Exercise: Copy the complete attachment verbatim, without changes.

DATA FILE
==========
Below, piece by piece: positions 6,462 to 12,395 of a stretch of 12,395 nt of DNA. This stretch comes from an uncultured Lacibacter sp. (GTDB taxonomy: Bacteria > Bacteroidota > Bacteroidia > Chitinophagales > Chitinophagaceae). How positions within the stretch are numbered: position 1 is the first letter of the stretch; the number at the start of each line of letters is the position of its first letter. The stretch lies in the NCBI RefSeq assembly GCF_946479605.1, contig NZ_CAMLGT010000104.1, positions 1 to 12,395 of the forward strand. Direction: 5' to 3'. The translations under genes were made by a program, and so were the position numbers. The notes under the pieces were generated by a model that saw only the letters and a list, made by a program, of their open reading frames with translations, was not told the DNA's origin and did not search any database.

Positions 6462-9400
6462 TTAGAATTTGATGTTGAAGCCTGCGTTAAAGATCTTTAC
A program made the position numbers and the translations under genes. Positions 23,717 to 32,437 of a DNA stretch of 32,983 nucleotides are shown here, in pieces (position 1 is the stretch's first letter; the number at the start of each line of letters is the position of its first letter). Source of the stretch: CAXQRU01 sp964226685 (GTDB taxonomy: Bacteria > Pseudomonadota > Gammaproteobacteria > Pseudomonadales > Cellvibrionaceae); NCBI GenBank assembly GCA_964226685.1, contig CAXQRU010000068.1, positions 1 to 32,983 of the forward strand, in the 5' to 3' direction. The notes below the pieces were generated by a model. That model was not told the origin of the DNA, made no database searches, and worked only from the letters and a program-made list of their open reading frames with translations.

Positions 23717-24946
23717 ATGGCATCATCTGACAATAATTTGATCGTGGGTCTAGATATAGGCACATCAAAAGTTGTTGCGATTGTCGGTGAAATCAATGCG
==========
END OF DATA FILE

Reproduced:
Below, piece by piece: positions 6,462 to 12,395 of a stretch of 12,395 nt of DNA. This stretch comes from an uncultured Lacibacter sp. (GTDB taxonomy: Bacteria > Bacteroidota > Bacteroidia > Chitinophagales > Chitinophagaceae). How positions within the stretch are numbered: position 1 is the first letter of the stretch; the number at the start of each line of letters is the position of its first letter. The stretch lies in the NCBI RefSeq assembly GCF_946479605.1, contig NZ_CAMLGT010000104.1, positions 1 to 12,395 of the forward strand. Direction: 5' to 3'. The translations under genes were made by a program, and so were the position numbers. The notes under the pieces were generated by a model that saw only the letters and a list, made by a program, of their open reading frames with translations, was not told the DNA's origin and did not search any database.

Positions 6462-9400
6462 TTAGAATTTGATGTTGAAGCCTGCGTTAAAGATCTTTAC
A program made the position numbers and the translations under genes. Positions 23,717 to 32,437 of a DNA stretch of 32,983 nucleotides are shown here, in pieces (position 1 is the stretch's first letter; the number at the start of each line of letters is the position of its first letter). Source of the stretch: CAXQRU01 sp964226685 (GTDB taxonomy: Bacteria > Pseudomonadota > Gammaproteobacteria > Pseudomonadales > Cellvibrionaceae); NCBI GenBank assembly GCA_964226685.1, contig CAXQRU010000068.1, positions 1 to 32,983 of the forward strand, in the 5' to 3' direction. The notes below the pieces were generated by a model. That model was not told the origin of the DNA, made no database searches, and worked only from the letters and a program-made list of their open reading frames with translations.

Positions 23717-24946
23717 ATGGCATCATCTGACAATAATTTGATCGTGGGTCTAGATATAGGCACATCAAAAGTTGTTGCGATTGTCGGTGAAATCAATGCG